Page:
Photographer Chris Harris and Digital Artist Eliaz Dassa held their first exhibition at LOFT 128, Shoreditch High Street, London. 28-29 November 2015 with a Private View on 27th.
Dassa’s installation shows elements from his previous work “The Temple” that was shown in Tel- Aviv, Israel in 2014.
The installation offers a radiographic views into the human body by challenging the boundaries between ‘natural’ functions and X-Rays which might, or might not, blur its identity. Another perspective would be the connection of the face with the body achieved by glorying repetitive rituals (of care and beauty) as acts of concealment. The division of various body organs and the choice of their placing, ref lects the bond between the parts themselves. This way the ‘traditional’ boundaries fade out and become one piece perfect as the total parts of the whole. The preparation to the ritual can be compared to a holy dimension which create dialogues with the title of the installation. The sound, of iron and metal, signif ies the new age in which unraveling the familiar relationship between the human body, the face and its surface.
“Interior of the male body is the same for all of us but ones identity, of all aspects, is what one pours, freely, into it”
For the first time Chris Harris brings together a collection of his photo- graphic work exploring the male form. Aiming high and taking inspira- tion – and at times paying homage – to the greats; Weston, Platt Lynes and Mapplethorpe.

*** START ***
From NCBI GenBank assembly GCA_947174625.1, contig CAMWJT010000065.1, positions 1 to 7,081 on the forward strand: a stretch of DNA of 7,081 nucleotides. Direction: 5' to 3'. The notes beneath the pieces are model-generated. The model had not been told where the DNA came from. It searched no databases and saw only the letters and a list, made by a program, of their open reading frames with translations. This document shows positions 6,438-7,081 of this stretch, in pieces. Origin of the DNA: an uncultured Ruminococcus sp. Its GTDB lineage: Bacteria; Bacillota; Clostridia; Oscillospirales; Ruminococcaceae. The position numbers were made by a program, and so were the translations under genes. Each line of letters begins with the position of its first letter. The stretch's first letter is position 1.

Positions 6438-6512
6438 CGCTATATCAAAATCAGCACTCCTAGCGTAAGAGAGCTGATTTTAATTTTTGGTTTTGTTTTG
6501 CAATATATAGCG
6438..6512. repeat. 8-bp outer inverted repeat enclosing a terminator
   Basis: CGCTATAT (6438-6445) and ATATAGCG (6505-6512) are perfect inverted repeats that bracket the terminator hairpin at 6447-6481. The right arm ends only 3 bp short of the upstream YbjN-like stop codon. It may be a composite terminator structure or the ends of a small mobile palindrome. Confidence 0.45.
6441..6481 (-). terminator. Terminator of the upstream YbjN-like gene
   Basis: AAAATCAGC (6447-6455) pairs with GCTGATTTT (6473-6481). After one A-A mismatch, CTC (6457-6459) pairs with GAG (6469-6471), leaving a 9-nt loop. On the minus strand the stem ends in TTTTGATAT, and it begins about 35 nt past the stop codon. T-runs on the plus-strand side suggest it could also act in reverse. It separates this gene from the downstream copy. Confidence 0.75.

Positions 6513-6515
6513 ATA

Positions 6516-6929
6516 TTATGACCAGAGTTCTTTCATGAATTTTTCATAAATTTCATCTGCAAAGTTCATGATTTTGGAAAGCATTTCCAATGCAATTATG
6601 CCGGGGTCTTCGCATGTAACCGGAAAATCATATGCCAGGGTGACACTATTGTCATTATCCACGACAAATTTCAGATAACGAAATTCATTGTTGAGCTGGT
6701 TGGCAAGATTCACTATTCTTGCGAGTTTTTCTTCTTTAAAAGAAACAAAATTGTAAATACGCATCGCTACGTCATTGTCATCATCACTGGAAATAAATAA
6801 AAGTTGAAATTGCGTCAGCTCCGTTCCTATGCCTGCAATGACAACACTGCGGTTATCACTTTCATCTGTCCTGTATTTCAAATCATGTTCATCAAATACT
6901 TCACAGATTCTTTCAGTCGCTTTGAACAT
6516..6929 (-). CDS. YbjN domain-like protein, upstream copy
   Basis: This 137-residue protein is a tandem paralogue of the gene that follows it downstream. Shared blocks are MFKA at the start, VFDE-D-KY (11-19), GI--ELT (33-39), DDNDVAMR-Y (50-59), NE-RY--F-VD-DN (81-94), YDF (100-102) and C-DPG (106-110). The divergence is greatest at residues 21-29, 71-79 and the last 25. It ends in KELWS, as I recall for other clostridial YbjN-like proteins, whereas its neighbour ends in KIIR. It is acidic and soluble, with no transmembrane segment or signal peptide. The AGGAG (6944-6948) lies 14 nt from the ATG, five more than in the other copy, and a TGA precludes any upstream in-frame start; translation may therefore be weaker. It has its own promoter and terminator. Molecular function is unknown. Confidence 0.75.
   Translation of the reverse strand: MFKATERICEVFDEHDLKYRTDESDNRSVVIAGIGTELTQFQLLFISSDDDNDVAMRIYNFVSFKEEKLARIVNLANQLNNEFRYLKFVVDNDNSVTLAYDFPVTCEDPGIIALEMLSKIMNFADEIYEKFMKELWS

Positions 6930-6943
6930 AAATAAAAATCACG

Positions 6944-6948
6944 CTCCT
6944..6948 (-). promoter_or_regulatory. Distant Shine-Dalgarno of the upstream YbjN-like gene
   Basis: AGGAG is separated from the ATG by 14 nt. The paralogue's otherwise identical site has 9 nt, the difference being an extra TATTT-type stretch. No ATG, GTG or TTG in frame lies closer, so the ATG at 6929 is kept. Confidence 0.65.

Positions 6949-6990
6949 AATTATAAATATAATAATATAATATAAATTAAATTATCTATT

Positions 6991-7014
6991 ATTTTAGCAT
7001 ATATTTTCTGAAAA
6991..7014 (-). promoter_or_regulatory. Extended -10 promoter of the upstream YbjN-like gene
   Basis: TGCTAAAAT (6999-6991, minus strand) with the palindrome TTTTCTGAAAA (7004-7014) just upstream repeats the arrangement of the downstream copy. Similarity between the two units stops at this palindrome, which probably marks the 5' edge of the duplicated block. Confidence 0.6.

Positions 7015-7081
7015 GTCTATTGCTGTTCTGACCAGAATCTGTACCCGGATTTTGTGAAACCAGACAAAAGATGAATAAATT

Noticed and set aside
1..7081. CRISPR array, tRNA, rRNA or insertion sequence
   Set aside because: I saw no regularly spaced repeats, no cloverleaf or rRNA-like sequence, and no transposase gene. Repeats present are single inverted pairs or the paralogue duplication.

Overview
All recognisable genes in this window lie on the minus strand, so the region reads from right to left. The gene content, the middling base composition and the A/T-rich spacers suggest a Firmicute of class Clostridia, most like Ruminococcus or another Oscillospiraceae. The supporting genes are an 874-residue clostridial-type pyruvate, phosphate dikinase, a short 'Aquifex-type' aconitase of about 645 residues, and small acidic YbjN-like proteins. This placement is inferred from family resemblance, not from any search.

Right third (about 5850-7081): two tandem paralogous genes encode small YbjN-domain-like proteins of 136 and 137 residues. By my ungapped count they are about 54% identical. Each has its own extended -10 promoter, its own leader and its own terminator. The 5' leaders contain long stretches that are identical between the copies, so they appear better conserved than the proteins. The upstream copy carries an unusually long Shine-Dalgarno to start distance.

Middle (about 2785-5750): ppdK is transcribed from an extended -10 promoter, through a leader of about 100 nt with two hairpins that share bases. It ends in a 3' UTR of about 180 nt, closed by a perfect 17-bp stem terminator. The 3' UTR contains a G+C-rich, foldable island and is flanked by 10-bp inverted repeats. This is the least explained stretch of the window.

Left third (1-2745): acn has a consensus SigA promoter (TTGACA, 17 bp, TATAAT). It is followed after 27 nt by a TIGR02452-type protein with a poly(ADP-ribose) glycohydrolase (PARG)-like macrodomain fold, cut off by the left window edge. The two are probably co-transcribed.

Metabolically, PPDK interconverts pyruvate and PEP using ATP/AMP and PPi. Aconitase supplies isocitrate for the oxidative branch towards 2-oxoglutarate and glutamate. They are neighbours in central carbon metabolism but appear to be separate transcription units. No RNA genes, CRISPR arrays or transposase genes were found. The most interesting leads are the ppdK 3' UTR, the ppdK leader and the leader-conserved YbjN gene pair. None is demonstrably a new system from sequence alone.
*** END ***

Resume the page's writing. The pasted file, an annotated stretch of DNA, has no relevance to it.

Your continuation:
Chris trained in theatre design and stage management before becoming a talent agent, representing interna- tionally known actors including Rupert Grint, Berenice Bejo and Nikolaj Coster Waldau. He has produced feature f ilms working with Julie Andrews and Samantha Morton and written and directed several short Films including the kookie cult; The Girl in a Bubble.
“I love storytelling and with photography the complex and beguiling challenge is presenting a complelling story in a single image.”
Exhibition A3 size Flyer and Invitation Postcard designed by Eliaz Dassa.
XY was an independent exhibition, no sponsor involves. The show contained graphic male nudity and was not suitable for children.